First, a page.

The Lake District National Park Authority has improved a much-loved walking spot at Helsington Barrows and Scout Scar, thanks to a generous boost from the Ramblers.
Scout Scar is very popular for quiet recreation for people of all ages. This Open Access Land provides a distinct and unique landscape and stunning, panoramic views of the southern Lake District. The flora of this limestone upland is beautiful and it is not surprising that the area is designated as a Site of Special Scientific Interest.
National Park rangers installed two new kissing gates after an approach from Kendal Ramblers’ Association. The work was funded by the Sharpe Legacy, a fund for the provision of facilities for the maintenance of freedom for fell walkers on the Lake District Fells. The project was made possible after agreement from the landowner, Richard Bagot of Levens Hall Estate.
Marian Jones, Area Ranger with the Lake District National Park Authority said: “This is a great example of partnership working and we are pleased that these new gates now give the public better access to this wonderful area for walking, running and dog walking. Dogs must, of course, be kept under close control at all times.”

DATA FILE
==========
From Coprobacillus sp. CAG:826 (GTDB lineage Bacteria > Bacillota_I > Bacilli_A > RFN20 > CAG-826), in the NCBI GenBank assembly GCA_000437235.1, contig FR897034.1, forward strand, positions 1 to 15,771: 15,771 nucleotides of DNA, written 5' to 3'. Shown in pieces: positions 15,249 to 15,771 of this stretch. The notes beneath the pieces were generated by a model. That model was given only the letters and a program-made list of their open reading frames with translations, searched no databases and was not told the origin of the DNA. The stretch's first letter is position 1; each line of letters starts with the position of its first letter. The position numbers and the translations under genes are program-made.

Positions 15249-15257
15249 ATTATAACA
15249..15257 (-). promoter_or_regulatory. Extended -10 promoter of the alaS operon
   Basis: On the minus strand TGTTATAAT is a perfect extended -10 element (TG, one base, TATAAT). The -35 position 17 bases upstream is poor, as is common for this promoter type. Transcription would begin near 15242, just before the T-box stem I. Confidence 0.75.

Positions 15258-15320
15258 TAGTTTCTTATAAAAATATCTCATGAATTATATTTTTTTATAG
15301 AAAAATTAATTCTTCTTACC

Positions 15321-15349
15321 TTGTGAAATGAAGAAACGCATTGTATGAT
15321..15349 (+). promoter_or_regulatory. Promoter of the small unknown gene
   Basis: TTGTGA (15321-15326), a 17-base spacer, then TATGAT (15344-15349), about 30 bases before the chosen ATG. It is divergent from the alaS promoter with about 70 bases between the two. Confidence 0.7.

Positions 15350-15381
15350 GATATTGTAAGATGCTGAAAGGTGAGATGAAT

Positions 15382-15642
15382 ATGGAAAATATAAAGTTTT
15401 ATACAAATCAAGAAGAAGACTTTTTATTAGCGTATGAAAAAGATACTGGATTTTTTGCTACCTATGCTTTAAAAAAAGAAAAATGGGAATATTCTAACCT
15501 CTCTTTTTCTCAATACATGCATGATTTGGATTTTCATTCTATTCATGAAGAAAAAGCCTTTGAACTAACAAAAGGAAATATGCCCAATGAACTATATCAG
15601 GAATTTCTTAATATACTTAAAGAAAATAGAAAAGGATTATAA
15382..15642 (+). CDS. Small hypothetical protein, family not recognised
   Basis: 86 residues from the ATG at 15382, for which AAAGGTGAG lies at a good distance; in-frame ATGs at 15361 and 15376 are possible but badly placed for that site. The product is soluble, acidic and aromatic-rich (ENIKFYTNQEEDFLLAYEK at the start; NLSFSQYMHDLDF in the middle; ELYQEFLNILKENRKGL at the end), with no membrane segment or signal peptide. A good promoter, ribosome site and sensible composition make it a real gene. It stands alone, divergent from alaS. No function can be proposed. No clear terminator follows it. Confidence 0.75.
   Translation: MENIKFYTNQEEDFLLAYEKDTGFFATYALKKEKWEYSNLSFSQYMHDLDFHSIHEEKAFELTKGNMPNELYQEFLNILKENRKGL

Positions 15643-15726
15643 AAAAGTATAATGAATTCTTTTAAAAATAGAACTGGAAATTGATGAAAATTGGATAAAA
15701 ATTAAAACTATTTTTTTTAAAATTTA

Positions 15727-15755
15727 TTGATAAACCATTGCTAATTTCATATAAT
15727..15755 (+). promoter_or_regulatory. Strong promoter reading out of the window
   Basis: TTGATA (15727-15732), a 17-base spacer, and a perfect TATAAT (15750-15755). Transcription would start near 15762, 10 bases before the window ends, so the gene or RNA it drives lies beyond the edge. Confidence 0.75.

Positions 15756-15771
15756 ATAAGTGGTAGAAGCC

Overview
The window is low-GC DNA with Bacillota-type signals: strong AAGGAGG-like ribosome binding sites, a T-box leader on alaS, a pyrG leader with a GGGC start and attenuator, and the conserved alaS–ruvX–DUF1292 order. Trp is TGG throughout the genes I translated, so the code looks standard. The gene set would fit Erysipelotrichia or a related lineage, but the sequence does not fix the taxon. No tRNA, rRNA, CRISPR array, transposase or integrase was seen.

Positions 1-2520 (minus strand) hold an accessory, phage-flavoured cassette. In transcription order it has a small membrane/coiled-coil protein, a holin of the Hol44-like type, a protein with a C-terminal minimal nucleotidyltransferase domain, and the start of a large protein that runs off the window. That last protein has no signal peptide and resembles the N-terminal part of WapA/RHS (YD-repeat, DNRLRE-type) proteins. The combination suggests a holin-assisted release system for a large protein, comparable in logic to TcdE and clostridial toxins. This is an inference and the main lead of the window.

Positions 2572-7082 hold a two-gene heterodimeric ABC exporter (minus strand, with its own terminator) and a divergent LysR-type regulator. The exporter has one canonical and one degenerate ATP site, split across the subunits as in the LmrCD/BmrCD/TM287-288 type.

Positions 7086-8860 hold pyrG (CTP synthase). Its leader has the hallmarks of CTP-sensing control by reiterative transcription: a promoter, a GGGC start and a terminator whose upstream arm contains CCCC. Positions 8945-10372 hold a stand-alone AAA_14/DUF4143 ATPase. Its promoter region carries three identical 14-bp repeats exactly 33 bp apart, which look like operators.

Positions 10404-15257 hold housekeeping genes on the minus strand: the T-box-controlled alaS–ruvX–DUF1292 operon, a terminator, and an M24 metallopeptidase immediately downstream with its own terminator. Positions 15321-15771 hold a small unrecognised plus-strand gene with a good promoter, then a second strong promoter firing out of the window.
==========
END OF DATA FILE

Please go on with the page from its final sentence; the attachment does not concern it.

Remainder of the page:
David Staton Footpaths and Access Officer, Kendal Ramblers said: “The value of improved access to Helsington Barrows was first recognised by members of the Kendal Ramblers’ Association who have campaigned for the gates to be put in. Of course, it would not have been possible without the support of the National Park who have installed the gates and the agreement generously granted by the land owner, Richard Bagot.”
“We hope that the gates will encourage more to come to explore this unique landscape but for its protection for future generations we would like you to leave no trace of your visit and always take litter home with you.”
Our photo shows: Lake District National Park Area Ranger, Marian Jones with landowner Richard Bagot and David Staton of Kendal Ramblers attaching a commemorative plaque at the new gates.